* * * * * *

This way to Bermuda My family went on a cruise to Bermuda.  While we were there we got to see some really cool things.

One excursion we went on was to the caves.  As the story goes, two boys were playing cricket and lost their ball in one of the caves.  I learned that cricket is more complicated than baseball and sort of like golf.  CaveIt’s a popular game there.  So anyway, the boys went looking for their ball and discovered the caves.  The caves were very dark and at one point, our tour guide shut off all the lights and I couldn’t even see my hand in front of my face.  Stagmalites grow very slowly.  Here is a picture of me in the cave with the stagmalites.Inside the CaveWe also visited the National Museum.  Here I learned that many different people helped to make Bermuda successful when it was first discovered.  Different groups of people such as Native Americans, Blacks, English, and Portuguese, came and settled there. They used their own knowledge and strengths to make it great. For example, the Native Americans used their knowledge of planting and harvesting food to develop farms.  I liked that everyone worked together to make this island successful.

~Kyle E.

Bermuda boat

Student Guest Post: Backwater Lagoons of India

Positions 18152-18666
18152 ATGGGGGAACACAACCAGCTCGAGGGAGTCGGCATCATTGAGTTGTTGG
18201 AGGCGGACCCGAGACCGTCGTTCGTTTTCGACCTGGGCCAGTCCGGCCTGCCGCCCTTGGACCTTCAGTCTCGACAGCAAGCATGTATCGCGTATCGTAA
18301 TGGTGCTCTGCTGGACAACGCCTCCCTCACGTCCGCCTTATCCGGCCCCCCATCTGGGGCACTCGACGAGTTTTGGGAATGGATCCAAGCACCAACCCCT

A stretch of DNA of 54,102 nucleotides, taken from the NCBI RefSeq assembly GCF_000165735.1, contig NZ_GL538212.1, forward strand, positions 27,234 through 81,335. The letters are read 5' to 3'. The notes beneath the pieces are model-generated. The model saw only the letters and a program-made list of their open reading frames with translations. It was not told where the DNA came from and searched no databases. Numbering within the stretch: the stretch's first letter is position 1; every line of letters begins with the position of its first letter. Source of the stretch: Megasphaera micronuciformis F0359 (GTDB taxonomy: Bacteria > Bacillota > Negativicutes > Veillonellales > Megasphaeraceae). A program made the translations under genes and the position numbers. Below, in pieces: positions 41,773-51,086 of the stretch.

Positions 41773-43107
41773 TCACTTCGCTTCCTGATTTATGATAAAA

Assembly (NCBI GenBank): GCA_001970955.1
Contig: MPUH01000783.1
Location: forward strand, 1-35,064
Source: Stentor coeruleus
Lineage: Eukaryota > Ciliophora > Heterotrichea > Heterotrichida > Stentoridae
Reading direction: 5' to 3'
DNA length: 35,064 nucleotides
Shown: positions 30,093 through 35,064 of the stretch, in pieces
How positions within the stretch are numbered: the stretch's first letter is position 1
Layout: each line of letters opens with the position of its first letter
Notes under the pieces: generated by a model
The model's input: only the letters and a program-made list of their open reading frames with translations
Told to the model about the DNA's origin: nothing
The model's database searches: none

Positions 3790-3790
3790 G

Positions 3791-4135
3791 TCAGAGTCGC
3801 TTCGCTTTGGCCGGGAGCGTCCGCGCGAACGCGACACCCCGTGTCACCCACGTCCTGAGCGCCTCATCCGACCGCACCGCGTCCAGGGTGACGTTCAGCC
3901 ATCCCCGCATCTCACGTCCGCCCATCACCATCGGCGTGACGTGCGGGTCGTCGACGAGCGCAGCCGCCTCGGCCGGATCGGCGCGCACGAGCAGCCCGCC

Another awesome guest post from 6th grader Athul. Who would have thought that he could rival last year’s elephant post?

* * * * * * *

This summer, I went to India just like before but went somewhere totally different from last year. This year, I went to a place called Kumarakom, a popular tourism destination near a city called Kottayam in Kerala, India. Set into backwaters of the Vembanad Lake is one of the largest freshwater lakes . . . no, it is the largest freshwater lake of all of Kerala and, Kerala is a BIG place. The most popular way to enjoy the scene is on something called a houseboat. This is when things get interesting, because if you look at it literally looks like a long beach hut fit right onto a boat which apparently is the reason why it’s called house boat.  Houseboat

The inside looked just like a mini house, having a tv and one couch and two long curved benches (to cover the front of the boat) benches

There was also dining room, bedroom and a kitchen:   

The food was cooked on board and it was awesome. It contained fish fry, fish curry, chicken curry, shrimp fry, vegetable curry and some yogurt to wash off the spiciness, especially the fish curry which was the spiciest dish.feast

But the main highlight was the shrimp. It was nearly as big as a lobster, which was the biggest shrimp that I’ve ever seen in my life!

Shrimp compared to my Dad’s hand

Shrimp compared to my Dad’s hand

I hope you enjoyed my blog about Kumarakom. I’m sure you’ll love the experience of travelling in a house boat. If you liked this blog try to read my other one called “Close Encounter with Temple Elephant” which I did last year. Thank you!

~Athul A.